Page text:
The need to be vigilant for signs of IPV—and to intervene when violence is suspected—is especially great in times of economic hardship such as the nation is now experiencing. Economic distress is known to exacerbate IPV.9 The cause of the increase is multifactorial: financial stress often leads to more frequent and more violent abuse; out-of-work husbands and boyfriends are home more and thus have more opportunities to abuse their partners; and women are less likely to leave abusive situations for fear they will not be able to support themselves. Social service agencies in all parts of the country are reporting increases in domestic violence related to the current recession.10-12
The following Web sites provide a variety of information, links to hotlines and local agencies, and other resources for victims of intimate partner violence (IPV) and health care practitioners whose patients may be victims.
NOTE: Remind patients whom you suspect or know to be an IPV victim that they should access all online IPV resources on a safe computer, such as one in a public library or at work.
National Domestic Violence Hotline www.ndvh.org
(or phone: 800-799-SAFE )
This nonprofit organization, established as part of the 1996 Violence Against Women Act, provides crisis intervention, information, and referral to victims of domestic violence and their families and friends. It maintains a telephone hotline through which callers from all 50 states and Puerto Rico can receive help and referrals to more than 5000 shelters and domestic violence programs. The hotline is manned 24 hours a day, 365 days a year, and provides interpreter services in more than 170 languages.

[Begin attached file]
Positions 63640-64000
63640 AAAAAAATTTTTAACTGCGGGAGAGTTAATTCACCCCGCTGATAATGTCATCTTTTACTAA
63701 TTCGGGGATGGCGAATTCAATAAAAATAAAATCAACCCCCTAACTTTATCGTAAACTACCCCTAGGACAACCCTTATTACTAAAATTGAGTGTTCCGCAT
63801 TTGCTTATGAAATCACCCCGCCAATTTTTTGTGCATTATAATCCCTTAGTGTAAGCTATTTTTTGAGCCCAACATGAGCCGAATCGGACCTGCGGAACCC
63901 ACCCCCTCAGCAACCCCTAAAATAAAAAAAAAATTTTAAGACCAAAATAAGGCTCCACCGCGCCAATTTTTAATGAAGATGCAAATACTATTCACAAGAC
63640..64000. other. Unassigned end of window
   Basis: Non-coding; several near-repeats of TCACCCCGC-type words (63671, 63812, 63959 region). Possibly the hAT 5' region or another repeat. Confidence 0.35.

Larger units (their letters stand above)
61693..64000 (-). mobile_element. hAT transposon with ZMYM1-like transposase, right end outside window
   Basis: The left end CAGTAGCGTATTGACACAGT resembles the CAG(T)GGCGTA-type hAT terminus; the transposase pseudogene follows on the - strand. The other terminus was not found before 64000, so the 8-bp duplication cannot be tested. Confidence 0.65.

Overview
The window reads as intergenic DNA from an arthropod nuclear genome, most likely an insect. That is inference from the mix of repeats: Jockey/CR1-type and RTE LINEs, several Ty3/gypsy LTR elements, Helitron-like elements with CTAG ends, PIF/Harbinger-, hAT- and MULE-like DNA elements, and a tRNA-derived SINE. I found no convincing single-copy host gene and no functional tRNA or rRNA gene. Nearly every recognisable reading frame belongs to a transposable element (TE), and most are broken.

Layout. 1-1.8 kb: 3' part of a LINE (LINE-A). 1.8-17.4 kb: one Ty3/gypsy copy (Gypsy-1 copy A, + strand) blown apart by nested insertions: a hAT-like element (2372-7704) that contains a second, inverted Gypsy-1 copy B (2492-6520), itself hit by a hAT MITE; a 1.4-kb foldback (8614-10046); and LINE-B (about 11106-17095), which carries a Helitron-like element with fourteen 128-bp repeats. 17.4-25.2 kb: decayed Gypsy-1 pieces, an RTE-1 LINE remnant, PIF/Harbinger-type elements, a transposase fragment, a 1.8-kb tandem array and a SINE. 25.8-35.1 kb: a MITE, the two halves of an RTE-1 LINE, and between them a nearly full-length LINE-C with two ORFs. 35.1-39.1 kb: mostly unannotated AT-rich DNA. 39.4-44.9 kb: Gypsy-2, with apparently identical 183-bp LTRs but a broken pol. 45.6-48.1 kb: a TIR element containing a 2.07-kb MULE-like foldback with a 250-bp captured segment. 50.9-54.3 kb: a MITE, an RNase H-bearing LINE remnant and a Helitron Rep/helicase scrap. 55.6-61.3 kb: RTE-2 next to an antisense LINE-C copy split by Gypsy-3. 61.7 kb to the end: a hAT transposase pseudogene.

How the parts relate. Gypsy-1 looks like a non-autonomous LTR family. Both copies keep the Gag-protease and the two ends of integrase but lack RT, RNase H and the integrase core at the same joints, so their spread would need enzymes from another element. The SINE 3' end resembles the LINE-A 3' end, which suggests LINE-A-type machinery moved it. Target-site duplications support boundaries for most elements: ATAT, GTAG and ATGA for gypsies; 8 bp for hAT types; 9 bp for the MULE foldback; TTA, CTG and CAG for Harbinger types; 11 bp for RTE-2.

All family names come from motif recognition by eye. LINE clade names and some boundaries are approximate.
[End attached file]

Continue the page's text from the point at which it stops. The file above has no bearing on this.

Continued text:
National Teen Dating Abuse Helpline www.loveisrespect.org
(or phone: 866-331-9474)
This site provides a wealth of information for teens on how to recognize when they are in an abusive relationship and on how—if they determine their relationship is abusive—they can get help and stay safe. There is also information for parents who suspect their teen may be in an abusive dating relationship.
Office on Violence Against Women www,ovw.usdoj.gov
The Web site of this newly created Department of Justice office provides resources for victims of sexual assault, sexual abuse, and stalking, as well for victims of domestic and dating violence.
National Coalition Against Domestic Violence www.ncadv.org
This site offers IPV victims excellent, detailed information on such topics as how to create a safety plan, how to stay safe online, and how to protect one’s identity.
Family Violence Prevention Fund endabuse.org
This Web site provides resources on IPV for health care providers as well as resources for victims.